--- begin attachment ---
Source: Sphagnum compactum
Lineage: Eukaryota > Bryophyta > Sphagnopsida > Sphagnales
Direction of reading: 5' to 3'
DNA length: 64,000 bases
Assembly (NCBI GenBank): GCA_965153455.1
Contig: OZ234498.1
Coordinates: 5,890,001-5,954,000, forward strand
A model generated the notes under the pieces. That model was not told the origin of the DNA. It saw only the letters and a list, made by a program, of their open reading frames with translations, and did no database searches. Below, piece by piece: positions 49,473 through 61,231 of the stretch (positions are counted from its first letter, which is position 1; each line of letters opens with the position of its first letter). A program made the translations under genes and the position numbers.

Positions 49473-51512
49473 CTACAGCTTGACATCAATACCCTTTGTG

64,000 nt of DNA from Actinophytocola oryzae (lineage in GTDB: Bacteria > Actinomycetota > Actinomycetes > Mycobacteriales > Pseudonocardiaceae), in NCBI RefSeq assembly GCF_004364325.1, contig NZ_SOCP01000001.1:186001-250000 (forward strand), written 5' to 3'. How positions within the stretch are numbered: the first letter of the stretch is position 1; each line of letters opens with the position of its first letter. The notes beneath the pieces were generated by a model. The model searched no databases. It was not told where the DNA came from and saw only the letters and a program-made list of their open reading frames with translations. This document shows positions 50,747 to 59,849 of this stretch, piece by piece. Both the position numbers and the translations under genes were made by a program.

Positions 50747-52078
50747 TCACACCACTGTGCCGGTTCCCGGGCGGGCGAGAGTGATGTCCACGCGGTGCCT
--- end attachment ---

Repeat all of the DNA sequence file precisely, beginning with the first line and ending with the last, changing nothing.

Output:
Source: Sphagnum compactum
Lineage: Eukaryota > Bryophyta > Sphagnopsida > Sphagnales
Direction of reading: 5' to 3'
DNA length: 64,000 bases
Assembly (NCBI GenBank): GCA_965153455.1
Contig: OZ234498.1
Coordinates: 5,890,001-5,954,000, forward strand
A model generated the notes under the pieces. That model was not told the origin of the DNA. It saw only the letters and a list, made by a program, of their open reading frames with translations, and did no database searches. Below, piece by piece: positions 49,473 through 61,231 of the stretch (positions are counted from its first letter, which is position 1; each line of letters opens with the position of its first letter). A program made the translations under genes and the position numbers.

Positions 49473-51512
49473 CTACAGCTTGACATCAATACCCTTTGTG

64,000 nt of DNA from Actinophytocola oryzae (lineage in GTDB: Bacteria > Actinomycetota > Actinomycetes > Mycobacteriales > Pseudonocardiaceae), in NCBI RefSeq assembly GCF_004364325.1, contig NZ_SOCP01000001.1:186001-250000 (forward strand), written 5' to 3'. How positions within the stretch are numbered: the first letter of the stretch is position 1; each line of letters opens with the position of its first letter. The notes beneath the pieces were generated by a model. The model searched no databases. It was not told where the DNA came from and saw only the letters and a program-made list of their open reading frames with translations. This document shows positions 50,747 to 59,849 of this stretch, piece by piece. Both the position numbers and the translations under genes were made by a program.

Positions 50747-52078
50747 TCACACCACTGTGCCGGTTCCCGGGCGGGCGAGAGTGATGTCCACGCGGTGCCT